We reviewed routeone in July 2008, though to maintain balance, also reviewed its main competitor, CBW the following week, followed by the old-style Transit mag the week after.
Routeone's advantage over CBW is that it is distributed to any bus or coach operator with an Operators' Licence for free. Additional copies and subscriptions for those who do not have an O Licence are available, currently at £79 (it increased by £10 at the start of 2009). Routeone also has its circulation independently checked by ABC, and the average number of copies distributed for the whole of 2008 was 5,894.
CBW and Transit do not permit their publications to be independently checked; we understand that in Transit's case this may well be a god-send! However, does the number of copies sent out necessarily reflect the popularity of your product?
From 12 October, London's Evening Standard did something very courageous. It joined the ranks of the plethora of free press in the capital city and started giving its flagship production away for free. Its print run has effectively been more than doubled to well in excess of half a million (600,000) and a handy online version is updated daily, so that, say a manager of a bus company in the Isle of Wight, can read it at his/her desk over an extended lunch.
The change has come about following the paper's purchase earlier in the year by Russian billionaire Alexander Lebedev. The drop in sales (of 100%) will be bridged by increases in advertising, or so the theory goes.
Now, routeone's publishers, Expo, will have been all too aware of this bold move by Mr Lebedev and could well have based their decision to go for free on that. There could be a mini backlash though: what if at the start of September you paid £79 for a year's subscription only to now find you can read it online for nowt?
Routeone never had a price tag - not for the vast majority of its circulation, so placing it online for free represents less of a risk, yet potentially maximises readership. But what if the readership don't like what they see? The number who view the e-magazine is of little consequence since to publish online takes seconds. What routeone are interested in is advertisers, who in the current economic downturn aren't advertising as much. A reduction in those taking out ads in routeone has a direct link to its bank balance. Compare this to CBW and Transit and both are affected, but to a much lesser extent.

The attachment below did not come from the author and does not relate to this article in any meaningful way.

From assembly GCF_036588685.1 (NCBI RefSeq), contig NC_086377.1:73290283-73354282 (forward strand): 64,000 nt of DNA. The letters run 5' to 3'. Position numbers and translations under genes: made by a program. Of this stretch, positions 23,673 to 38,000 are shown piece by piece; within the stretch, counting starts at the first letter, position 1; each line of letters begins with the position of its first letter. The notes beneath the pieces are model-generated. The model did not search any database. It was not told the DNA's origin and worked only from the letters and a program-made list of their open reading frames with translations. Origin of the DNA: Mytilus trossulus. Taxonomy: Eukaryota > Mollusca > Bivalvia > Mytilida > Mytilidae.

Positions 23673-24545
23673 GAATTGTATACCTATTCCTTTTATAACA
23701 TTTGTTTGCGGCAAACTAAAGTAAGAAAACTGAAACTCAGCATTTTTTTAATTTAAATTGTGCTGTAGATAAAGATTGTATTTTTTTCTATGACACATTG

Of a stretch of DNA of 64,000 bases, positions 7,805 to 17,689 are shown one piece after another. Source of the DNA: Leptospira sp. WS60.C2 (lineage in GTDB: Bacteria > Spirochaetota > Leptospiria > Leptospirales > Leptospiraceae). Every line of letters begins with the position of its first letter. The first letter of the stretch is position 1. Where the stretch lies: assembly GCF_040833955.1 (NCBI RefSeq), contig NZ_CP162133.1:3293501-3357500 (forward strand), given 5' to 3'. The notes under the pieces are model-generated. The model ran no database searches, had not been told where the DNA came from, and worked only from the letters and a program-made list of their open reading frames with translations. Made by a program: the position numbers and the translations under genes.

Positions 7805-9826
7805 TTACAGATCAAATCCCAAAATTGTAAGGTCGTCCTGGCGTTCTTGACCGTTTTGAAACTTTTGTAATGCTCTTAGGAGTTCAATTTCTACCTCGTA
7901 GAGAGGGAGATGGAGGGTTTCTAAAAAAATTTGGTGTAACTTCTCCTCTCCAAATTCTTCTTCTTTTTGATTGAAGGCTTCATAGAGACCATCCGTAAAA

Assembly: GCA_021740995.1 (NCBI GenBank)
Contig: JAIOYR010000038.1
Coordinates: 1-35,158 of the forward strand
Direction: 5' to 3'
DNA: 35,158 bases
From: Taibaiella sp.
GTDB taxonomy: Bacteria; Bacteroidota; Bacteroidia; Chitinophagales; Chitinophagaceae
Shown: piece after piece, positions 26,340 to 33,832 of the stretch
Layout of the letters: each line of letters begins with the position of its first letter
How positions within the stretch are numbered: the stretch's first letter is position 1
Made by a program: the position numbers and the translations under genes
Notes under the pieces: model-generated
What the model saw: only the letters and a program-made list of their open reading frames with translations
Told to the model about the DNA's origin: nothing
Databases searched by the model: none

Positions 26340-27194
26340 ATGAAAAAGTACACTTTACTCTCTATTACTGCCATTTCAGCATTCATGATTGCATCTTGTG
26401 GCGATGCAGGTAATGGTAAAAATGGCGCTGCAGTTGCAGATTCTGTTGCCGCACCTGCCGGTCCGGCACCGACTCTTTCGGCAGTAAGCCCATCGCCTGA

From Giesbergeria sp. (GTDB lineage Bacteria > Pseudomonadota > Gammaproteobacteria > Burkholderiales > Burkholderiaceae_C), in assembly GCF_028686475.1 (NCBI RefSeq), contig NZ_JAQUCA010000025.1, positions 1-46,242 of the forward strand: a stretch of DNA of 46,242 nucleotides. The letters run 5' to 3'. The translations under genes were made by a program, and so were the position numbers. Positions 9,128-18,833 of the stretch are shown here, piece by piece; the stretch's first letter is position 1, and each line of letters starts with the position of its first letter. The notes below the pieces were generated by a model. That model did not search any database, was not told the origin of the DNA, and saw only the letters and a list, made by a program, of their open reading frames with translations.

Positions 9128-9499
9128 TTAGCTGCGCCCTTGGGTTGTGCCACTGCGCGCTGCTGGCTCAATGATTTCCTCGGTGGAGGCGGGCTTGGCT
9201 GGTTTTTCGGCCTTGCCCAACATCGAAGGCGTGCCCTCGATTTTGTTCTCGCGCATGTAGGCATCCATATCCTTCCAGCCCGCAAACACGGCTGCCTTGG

We don't believe routeone represents the best bus industry trade publication, the title here goes to CBW. It could be argued that routeone's ABC circulation figure should largely be ignored, since if the publication is free who would refuse it? Then there are those who don't like the publication's links to the Confederation of Passenger Transport (CPT), who effectively bankroll routeone, which in turn acts as the CPT's mouthpiece. While the CPT broadly represents the passenger transport industry, it only specifically acts for those who are paid-up members on its books.
Does anyone really care when you're getting something for nothing? We reviewed CBW in July 2008 and in March of this year, contributing writer 'CW' brought news of this production's attempts to glean new membership with a discount. He said that CBW's magazines are going to those who've requested their copy and were willing to pay the annual fee, inferring that since these operators continue to subscribe they're happy with their paid-for publication.
I think it's clear that routeone will lose revenue - though proportionately nowhere near the amount the Evening Standard is doing - since no one will bother paying for a printed subscription now!! The aim, therefore, is to hope and prey the increase in revenue earned from advertising is more than the deficit in subs. This is something CBW and Transit don't really have to worry about. (GL)
Read the Evening Standard online here
Read routeone online here
An update to this entry can be read by clicking here.